CR: That’s an interesting question because I’m a very private person. But I felt that if I wrote this book, I had to be willing at least to talk about some of my struggles, whether in my personal life, health crises, or the deaths of my parents, because there can too easily be a perception of me that my life just went from A to Z uninterrupted, without any ups and downs, and that’s not a fair representation.
KW: I really appreciated how the book really, fully humanized you, because you shared so much of your personal feelings about the significant touchstones in your life.
CR: Well, thank you. It was actually fun to write, because I went back to interview people my parents had taught or who had worked with them, and I learned a lot about them that I hadn’t known.
KW: Reverend Florine Thompson asks, “How has the Jim Crow Birmingham experience affected your life? How has it defined who you are today? Did this make you more determined to excel? Did it foster greater drive?”
CR: I believe that Reverend Thompson’s hit on something. My parents, I and a lot of my friends growing up in that community had tremendous drive. There was almost a sense of, “We’ll show them! We’ll show them that we can be twice as good, despite everything.” I think that was something that motivated people who could have instead been consumed by bitterness and fallen into victimhood. I chalk it up to my parents and grandparents and our whole community that we saw the situation as a challenge to be overcome rather than as something that might prevent us from succeeding.
KW: I remember your mentioning in the book that Freeman Hrabowski also hailed from your neighborhood.
CR: Yes, Freeman, and Mary Bush, Sheryl McCarthy, and many others. That community produced an abundance of accomplished kids.
KW: Reverend Thompson, asks “What role has spirituality played in your growth and development over the years?”
CR: Spirituality and faith are at the core of who I am. I was born to deeply religious parents who were able to give me that rock solid foundation in the church and in my faith which really has served me so well.
KW: How so? What do you mean by that?
CR: It’s so much a part of me that it’s almost hard to describe myself in the absence of it. I know that for me it means asking for guidance, and that in the toughest times there’s a personal savior that I can rely on. And I’m very grateful to my parents for giving me that.
KW: Director/author Hisani Dubose says, “I have always wondered with the outstanding qualifications you have, is there a way you can put your education and experience to work outside of teaching or writing?”
CR: I really believe that you can. Not only do I think it is a part of public service to help young people find their way, just as professors had helped me find mine, but I’ve been very involved in K-12 education issues. I started a program back in 1992 called the Center for a New Generation, an afterschool enrichment program. I really do fervently believe that every child deserves to have the kind of access to educational opportunities, broadly defined, including music and sports, that I enjoyed. So, I’m trying to do my part, and I believe that all of us with a privileged background who are fortunate enough to have had that kind of access have a responsibility to try to pass it on.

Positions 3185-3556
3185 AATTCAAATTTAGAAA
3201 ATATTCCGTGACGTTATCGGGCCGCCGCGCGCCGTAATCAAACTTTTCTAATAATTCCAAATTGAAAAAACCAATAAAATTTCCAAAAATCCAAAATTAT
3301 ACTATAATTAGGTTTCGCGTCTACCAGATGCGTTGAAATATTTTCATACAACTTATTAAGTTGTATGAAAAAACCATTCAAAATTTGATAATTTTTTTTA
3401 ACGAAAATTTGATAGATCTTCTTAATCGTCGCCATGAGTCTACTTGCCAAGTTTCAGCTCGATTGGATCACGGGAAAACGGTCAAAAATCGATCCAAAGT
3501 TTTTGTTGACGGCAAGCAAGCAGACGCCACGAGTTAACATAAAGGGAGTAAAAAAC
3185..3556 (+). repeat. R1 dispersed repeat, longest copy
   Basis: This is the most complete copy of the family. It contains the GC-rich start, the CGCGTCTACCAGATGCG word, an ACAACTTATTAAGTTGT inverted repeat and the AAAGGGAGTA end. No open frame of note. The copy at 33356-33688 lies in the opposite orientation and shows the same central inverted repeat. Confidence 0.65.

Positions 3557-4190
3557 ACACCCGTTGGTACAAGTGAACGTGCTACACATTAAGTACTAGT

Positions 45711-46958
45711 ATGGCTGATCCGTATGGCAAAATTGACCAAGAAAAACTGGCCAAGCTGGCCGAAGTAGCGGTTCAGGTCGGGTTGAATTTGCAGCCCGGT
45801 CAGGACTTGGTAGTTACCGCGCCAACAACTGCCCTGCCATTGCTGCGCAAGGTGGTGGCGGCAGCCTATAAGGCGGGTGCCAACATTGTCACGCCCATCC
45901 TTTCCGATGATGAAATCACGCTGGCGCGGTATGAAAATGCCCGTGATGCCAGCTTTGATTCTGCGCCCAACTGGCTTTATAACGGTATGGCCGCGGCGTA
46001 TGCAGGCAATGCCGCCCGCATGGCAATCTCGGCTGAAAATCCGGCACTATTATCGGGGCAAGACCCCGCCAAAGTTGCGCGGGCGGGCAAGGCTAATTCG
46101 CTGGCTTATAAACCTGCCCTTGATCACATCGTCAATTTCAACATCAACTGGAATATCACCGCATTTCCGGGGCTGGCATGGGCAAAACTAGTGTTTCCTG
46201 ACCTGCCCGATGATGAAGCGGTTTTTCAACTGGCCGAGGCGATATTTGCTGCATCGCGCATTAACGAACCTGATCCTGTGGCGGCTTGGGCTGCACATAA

KW: FSU grad Laz Lyles would like to know what you enjoy doing in your spare time.
CR: Well, I love to watch football. [Laughs] I actually really love to watch almost any competition with a score at the end. I love sports. I play golf now, which is relatively new for me. I only took it up about five years ago. I also like playing piano, and I love being with my family and friends.
KW: Where do you find time for golf and all that, being such a workaholic?
CR: I’ve never really been a workaholic. I work very hard, but I also enjoy playing. I think it’s important to have a balanced and well-rounded life.
KW: Larry Greenberg says, “I'm interested in Condoleezza Rice the musician. Led Zeppelin was my favorite band when I was a kid, too. Do you have a favorite Led Zeppelin song and can you play it?”
CR: I do have a favorite Zeppelin song, Larry, Black Dog. http://www.youtube.com/watch?v=T2M6yV6mueg But it’s a little hard to play on the piano. [LOL] So, I stick to playing Brahms, but I love listening to Led Zeppelin, and I’ve also been a big fan of Earth Wind and Fire since the Seventies and of The Gap Band since the Eighties.
KW: Harriet Pakula Teweles, asks, “What kind of music do you like to play on the piano when you're playing for your own relaxation and enjoyment?
CR: I play classical music almost exclusively. I never mastered jazz or gospel in the way that my mother did. She was a fine improvisational musician. I pretty much have to stick to what’s written on the page. Fortunately, I started very young, so I read music very well. And my favorite composers to play are Brahms and Mozart.